Anyway, so I will integrate the photo first in terms of shape and perspective. Always be aware of your horizon line. It is constant to the entire image, and your images must match this or it will look off. After the photo ‘sits’ properly in the painting I will start to match values; colour, brightness, contrast. I usually put the painting in grey-scale and adjust the values of the new element with levels until its contrast and local values within the current scene lighting feels correct.

Quick Tip

Press CTRL+Y to toggle grey-scale. If that doesn’t work, follow the GIF below to set your Photoshop ‘proof colour’ to ‘Working Gray”
Gif courtesy of Thomas Scholes

Note that above I wrote ‘feels correct’. In my case I have no reference to match to so I have to guess, but I highly recommend having a reference to check with and not just guess the result. You will learn more by doing this and your images will look better too!

Next is colour, and since we have taken care of the brightness/contrast values, it will be much easier to match hue and saturation. I often use more level adjustments for this but set the layer ‘blending mode’ to ‘colour’. This way, we won’t affect the brightness values that we have corrected previously. Now I’ll zoom in on each layer and go through each colour channel in levels to match hues and saturation to the plate. It’s a different process to what most artists do and it is tricky, but I encourage you to give it a go when matching colours because it’s very powerful.

Lastly, if there is any direct lighting or specific areas to address, I will repeat the previous techniques focusing on these areas. Keep these adjustments separate to the previous and control them with layer masks.

Quick Tip

When matching images, your core tools are: Levels, Curves, Colour Balance and Hue/Saturation. Spend some time to understand the ones you aren’t comfortable with because they each have specific jobs they are best at.
perspective -> mask -> light -> colour -> final adjustments

Something I find helpful is to introduce the major elements in your image quickly, match them in to a point so you can judge the image at a glance. This is even more important if you don’t have a concept to follow. So with that in mind, I had the thought of adding dark rain clouds to give the feel of stormy weather. So I immediately worked them in, not to the point that they look in the final image, but just enough to cover the space they represent in the composition. The same goes for the foreground, just rough something in early.

For my foreground, I created an arched space that flows from side to side, leaving much of the lake in the mid-ground visible which helps to pull the eye forward. I also added the focal point of the image, the background mountain, and completely commit to the Bierstadt look we discussed earlier.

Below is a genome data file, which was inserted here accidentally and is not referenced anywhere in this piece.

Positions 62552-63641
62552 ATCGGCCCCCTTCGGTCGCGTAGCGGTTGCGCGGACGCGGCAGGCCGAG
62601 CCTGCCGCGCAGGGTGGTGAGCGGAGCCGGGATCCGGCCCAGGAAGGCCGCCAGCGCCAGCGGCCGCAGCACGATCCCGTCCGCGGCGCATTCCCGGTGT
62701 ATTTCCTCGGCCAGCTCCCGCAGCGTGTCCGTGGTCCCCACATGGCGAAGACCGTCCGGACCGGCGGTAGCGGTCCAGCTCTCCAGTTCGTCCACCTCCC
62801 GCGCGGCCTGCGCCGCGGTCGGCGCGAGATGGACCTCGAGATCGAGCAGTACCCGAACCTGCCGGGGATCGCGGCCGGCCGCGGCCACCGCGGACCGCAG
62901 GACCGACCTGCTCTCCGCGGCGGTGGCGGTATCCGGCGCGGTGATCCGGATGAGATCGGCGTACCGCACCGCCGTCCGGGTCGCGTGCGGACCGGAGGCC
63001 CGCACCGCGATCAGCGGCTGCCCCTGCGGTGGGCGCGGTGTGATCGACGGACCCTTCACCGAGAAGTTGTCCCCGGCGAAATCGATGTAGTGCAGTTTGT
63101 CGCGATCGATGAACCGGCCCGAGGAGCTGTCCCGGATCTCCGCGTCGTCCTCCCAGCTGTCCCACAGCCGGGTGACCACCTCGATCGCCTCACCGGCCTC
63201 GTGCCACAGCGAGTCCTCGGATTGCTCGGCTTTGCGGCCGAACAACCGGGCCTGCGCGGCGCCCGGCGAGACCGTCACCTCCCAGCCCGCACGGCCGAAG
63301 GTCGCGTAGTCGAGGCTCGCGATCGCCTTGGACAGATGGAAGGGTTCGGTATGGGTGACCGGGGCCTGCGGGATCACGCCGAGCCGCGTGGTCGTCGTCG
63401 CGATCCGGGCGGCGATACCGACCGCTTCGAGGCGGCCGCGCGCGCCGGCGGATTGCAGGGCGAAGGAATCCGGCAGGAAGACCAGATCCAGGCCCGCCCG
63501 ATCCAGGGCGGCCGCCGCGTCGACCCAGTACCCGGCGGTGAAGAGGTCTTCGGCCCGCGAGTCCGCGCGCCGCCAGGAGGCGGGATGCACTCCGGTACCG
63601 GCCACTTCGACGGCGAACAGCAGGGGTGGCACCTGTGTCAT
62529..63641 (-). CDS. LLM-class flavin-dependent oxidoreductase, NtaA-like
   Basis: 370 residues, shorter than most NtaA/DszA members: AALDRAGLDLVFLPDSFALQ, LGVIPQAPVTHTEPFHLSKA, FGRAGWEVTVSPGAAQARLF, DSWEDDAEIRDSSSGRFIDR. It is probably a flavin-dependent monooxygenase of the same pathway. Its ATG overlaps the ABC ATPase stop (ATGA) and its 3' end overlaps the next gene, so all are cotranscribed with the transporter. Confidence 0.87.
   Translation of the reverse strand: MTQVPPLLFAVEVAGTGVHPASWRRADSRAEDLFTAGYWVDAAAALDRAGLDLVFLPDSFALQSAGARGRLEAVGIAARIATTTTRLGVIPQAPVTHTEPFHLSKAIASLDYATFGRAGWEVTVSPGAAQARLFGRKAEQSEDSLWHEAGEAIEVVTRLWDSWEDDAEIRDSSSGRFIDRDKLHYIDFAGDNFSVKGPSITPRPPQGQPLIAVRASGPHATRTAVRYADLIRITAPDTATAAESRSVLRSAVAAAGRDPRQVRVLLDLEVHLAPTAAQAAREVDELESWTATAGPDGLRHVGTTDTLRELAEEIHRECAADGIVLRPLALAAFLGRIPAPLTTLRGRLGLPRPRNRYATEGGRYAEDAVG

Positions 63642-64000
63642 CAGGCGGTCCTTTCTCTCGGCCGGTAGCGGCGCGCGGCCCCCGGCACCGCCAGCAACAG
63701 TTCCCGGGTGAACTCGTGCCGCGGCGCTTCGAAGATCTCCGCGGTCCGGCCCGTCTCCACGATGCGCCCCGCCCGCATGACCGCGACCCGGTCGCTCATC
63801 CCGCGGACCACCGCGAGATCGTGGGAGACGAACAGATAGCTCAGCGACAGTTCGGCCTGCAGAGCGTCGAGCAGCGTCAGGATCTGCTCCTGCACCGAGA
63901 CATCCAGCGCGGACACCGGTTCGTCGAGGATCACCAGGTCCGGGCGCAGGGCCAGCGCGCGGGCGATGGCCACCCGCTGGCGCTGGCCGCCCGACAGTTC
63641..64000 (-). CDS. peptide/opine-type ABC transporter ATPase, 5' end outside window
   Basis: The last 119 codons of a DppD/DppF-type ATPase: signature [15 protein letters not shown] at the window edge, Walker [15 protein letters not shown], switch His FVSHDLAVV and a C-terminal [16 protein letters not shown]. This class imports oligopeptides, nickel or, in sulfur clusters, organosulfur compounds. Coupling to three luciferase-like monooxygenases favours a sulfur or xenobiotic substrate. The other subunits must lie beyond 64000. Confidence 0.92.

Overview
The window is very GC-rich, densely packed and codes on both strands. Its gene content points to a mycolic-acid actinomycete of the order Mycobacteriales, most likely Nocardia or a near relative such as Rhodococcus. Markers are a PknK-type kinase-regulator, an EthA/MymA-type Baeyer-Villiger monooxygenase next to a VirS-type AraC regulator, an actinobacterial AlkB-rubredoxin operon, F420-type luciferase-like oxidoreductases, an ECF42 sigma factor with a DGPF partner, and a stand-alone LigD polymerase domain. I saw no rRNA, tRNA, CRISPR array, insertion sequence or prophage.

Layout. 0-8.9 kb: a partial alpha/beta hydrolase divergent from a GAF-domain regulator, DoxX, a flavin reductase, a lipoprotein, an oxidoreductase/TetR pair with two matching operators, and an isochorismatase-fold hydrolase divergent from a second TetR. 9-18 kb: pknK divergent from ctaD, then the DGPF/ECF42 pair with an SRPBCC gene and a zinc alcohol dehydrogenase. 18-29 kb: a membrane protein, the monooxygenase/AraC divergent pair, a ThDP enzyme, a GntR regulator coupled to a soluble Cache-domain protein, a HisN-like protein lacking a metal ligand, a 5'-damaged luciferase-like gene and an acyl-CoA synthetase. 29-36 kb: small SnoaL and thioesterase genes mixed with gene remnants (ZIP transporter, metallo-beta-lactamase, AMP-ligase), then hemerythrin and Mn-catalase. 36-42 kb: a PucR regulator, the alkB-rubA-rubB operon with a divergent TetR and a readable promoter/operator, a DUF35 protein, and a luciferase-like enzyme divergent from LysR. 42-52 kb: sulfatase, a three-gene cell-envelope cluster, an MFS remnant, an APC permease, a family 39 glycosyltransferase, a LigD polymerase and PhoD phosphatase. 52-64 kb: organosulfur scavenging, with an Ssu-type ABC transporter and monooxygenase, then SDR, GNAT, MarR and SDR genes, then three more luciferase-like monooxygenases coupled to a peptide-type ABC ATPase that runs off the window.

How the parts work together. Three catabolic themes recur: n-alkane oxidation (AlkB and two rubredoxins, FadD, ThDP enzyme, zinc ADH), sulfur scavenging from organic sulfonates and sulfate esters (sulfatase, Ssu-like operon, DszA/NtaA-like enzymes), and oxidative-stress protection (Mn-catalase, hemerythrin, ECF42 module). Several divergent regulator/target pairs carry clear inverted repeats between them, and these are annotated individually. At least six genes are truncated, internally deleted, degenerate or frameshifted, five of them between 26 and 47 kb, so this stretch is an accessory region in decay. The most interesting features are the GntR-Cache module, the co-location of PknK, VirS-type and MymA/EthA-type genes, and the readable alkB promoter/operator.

From here it becomes a process of evaluating every aspect of the image: composition, colour, values, shapes and contrast. It’s now that I introduce the lighting where I create a sense of shade and darkness against sunshine. Creating these areas is much the same process as before, grading and colour correcting the areas I want to add the light to.

Quick Tip

Check out the ‘match colour’ adjustment if you need to match your layer to another layer or reference image. It’s not always perfect but if you select the right areas it can get you 80% of the way there.
Another similar adjustment is ‘selective colour’ which is like the ‘colour balance’ adjustment but more specific to a colour range of the photo.

Some of the last aspects to come in were things like the rainbow on the background, the river on the background mountains and the waterfall. At the end, I usually add a group of adjustment layers on-top and grade the whole image to look how I want overall. Then I might add elements like bloom, vignette, lens distortion, defocus and film grain. These final elements are just finishing touches though, so make sure you don’t go overboard with them!

Final Words

I hope this breakdown was helpful and that everyone got something from it. If it feels very simplified as a read it’s because the process in itself is simple, yet it needs the work put in and the process applied to every single bit of the image.

A painting is a constant balance of its elements.

They coexist harmoniously within to shape the image we want. I think Craig Mullins, one of my favourite digital painters, said it best:

A painting is a conversation you have to listen to to know how to reply.”

To get better at this, there is no other way than constant practice and study of the subject matter and the process of creating art. The journey will involves hard work but if you direct that hard work it will be much more achievable.

Get the PSD and images — click here to create your own!